Michigan Fresh tomatoes can be frozen or canned.
Michigan Fresh tomatoes are becoming available in gardens and at your local markets. Michigan grown tomatoes are one of my favorite vegetables and we are watching ours ripen in our garden. Michigan State University Extension recommends that you wash your hands before preparing any fresh produce. The fresh produce needs to be rinsed well with lukewarm water before any further preparation takes place.
Recommended storage and use tips for your fresh tomatoes include the following tips:
- Wash hands before and after handling fresh produce.
- Store ripe tomatoes in the refrigerator’s vegetable crisper. They do not need to be bagged. Ripe tomatoes will usually keep two to three days in the refrigerator.
- If tomatoes need to ripen, place them in a loosely closed paper bag at room temperature. Check daily.
- For best flavor, bring tomatoes to room temperature before serving.
- Wash tomatoes using cool running water before preparing or eating.
- Keep tomatoes away from raw meat and meat juices to prevent cross contamination.
Select only disease-free, preferably vine-ripened, firm fruit for canning. Slicing varieties are good choices for making juice and crushed and whole tomato products. Paste tomatoes are good for making sauce, ketchup and purees. Yellow tomatoes are not really any lower in acid than red; they contain more sugar and, therefore, have a sweeter taste.
Do not can tomatoes from dead or frost-killed vines because they have a high microbial load that you don’t want to consume. Green tomatoes are more acidic than ripened fruit. You may can them safely with any of the following recommendations.
Acidification: Tomatoes must be acidified before canning them. To ensure safe acidity in whole, crushed or juiced tomatoes, add two tablespoons of bottled lemon juice or 1/2 teaspoon of citric acid per quart of tomatoes. For pints, use one tablespoon bottled lemon juice or 1/4 teaspoon citric acid. You can add lemon juice or citric acid directly to the jars before filling with the product. Add sugar to offset acid taste, if desired. Four tablespoons of a 5-percent acidity vinegar per quart may be used instead of lemon juice or citric acid. However, vinegar may cause undesirable flavor change.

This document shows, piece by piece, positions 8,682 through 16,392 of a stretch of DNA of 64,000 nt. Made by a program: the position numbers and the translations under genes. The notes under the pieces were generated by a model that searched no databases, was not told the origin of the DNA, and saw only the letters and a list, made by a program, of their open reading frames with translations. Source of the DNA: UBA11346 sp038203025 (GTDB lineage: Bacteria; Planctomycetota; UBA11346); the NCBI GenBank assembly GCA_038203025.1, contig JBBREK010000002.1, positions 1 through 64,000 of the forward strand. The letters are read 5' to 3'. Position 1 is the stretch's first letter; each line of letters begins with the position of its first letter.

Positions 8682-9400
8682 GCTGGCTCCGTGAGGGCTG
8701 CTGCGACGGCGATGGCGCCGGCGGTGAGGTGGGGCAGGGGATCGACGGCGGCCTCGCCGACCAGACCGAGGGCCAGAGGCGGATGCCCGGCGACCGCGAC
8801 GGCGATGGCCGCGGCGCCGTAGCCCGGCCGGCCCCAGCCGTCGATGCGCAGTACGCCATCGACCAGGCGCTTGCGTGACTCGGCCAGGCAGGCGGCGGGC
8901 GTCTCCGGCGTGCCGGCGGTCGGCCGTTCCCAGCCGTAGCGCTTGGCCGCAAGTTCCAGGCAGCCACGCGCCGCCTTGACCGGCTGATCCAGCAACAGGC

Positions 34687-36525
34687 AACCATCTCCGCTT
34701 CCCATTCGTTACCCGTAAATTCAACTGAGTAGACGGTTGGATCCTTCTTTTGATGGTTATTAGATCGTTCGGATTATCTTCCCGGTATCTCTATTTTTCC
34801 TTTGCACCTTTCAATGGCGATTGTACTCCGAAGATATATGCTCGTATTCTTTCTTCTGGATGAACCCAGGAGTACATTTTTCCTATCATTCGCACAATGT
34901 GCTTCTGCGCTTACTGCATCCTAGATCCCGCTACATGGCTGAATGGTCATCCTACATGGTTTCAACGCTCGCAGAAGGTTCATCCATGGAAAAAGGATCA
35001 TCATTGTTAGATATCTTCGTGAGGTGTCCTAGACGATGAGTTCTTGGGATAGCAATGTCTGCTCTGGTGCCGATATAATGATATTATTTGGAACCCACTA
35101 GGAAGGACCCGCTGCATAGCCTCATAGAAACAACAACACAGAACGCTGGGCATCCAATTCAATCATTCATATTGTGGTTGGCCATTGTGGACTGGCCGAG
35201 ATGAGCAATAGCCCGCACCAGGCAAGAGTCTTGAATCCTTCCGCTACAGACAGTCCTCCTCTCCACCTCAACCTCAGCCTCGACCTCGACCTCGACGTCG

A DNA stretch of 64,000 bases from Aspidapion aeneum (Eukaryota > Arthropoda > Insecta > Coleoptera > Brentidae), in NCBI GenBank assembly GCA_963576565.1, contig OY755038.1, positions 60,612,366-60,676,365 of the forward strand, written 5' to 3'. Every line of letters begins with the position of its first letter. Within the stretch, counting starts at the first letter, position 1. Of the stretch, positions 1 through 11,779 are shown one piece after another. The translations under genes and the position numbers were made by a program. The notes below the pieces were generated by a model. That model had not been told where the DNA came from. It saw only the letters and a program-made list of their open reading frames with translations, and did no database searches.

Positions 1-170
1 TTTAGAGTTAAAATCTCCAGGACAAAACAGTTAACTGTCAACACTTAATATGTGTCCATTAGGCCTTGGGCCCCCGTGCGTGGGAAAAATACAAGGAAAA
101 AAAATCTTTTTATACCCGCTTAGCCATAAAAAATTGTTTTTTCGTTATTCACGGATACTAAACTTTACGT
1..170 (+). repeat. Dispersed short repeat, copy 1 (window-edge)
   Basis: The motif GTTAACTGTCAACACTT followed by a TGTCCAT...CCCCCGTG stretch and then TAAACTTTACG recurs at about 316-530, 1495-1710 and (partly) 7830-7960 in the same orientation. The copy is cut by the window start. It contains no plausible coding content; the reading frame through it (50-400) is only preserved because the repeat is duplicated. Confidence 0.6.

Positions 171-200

Tomatoes – whole or halved – no added liquid
Raw Pack – Wash tomatoes and dip in boiling water for 30 to 60 seconds or until skins split. Then dip in cold water, slip off skins and remove cores. Leave whole or halve and trim off any bruised or discolored areas. Add bottled lemon juice or citric acid (see acidification directions above). Add 1/2 teaspoon salt to each pint jar; one teaspoon salt to each quart, if desired. Fill jars with raw tomatoes, pressing until spaces between them fill with juice. Leave 1/2 inch headspace. Remove air bubbles. Wipe jar rims. Adjust lids and process. Process:
- In a boiling-water bath: Pints or Quarts for 85 minutes at 0-1,000 feet altitude.
- In a dial-gauge pressure canner at: 11 pounds pressure at 0-2,000 feet altitude—Pints or Quarts 25 minutes
- In a weighted-gauge pressure canner at 10 pounds pressure at 0-1,000 feet altitude—Pints or Quarts 25 minutes
Let jars sit undisturbed while they cool from 12 to 24 hours. Then remove rings, wash jars, label, date and store.
You may freeze tomatoes whole, sliced, chopped or pureed. In recipes, do not try to substitute frozen tomatoes for fresh tomatoes. Freezing causes their texture to become mushy. Season tomatoes before serving rather than before freezing. Freezing may either strengthen or weaken seasonings such as garlic, onion and herbs.
Freezing whole tomatoes with peels: Select firm, ripe tomatoes with stems removed. Wash each tomato with water. Rub its surface, rinse it with running water and dry it with a paper towel. Place the tomatoes on cookie sheets and freeze. You do not need to blanch them before freezing. Once frozen, transfer them from cookie sheets into freezer bags or other containers. Seal tightly. Label and date the bag or container.
Freezing peeled tomatoes: Wash tomatoes as directed above and then dip into boiling water for about 1 minute or until skins split. Remove tomatoes from boiling water, and immediately place them in ice water. Then peel and freeze.
Be sure to check out all of the Michigan Fresh fact sheets with recipes, gardening tips and preservation techniques for over eighty Michigan grown foods available for free online. The goal of Michigan Fresh is to help you and your family eat, preserve, grow and learn about all that’s Michigan Fresh. It’s Michigan Fresh…for you!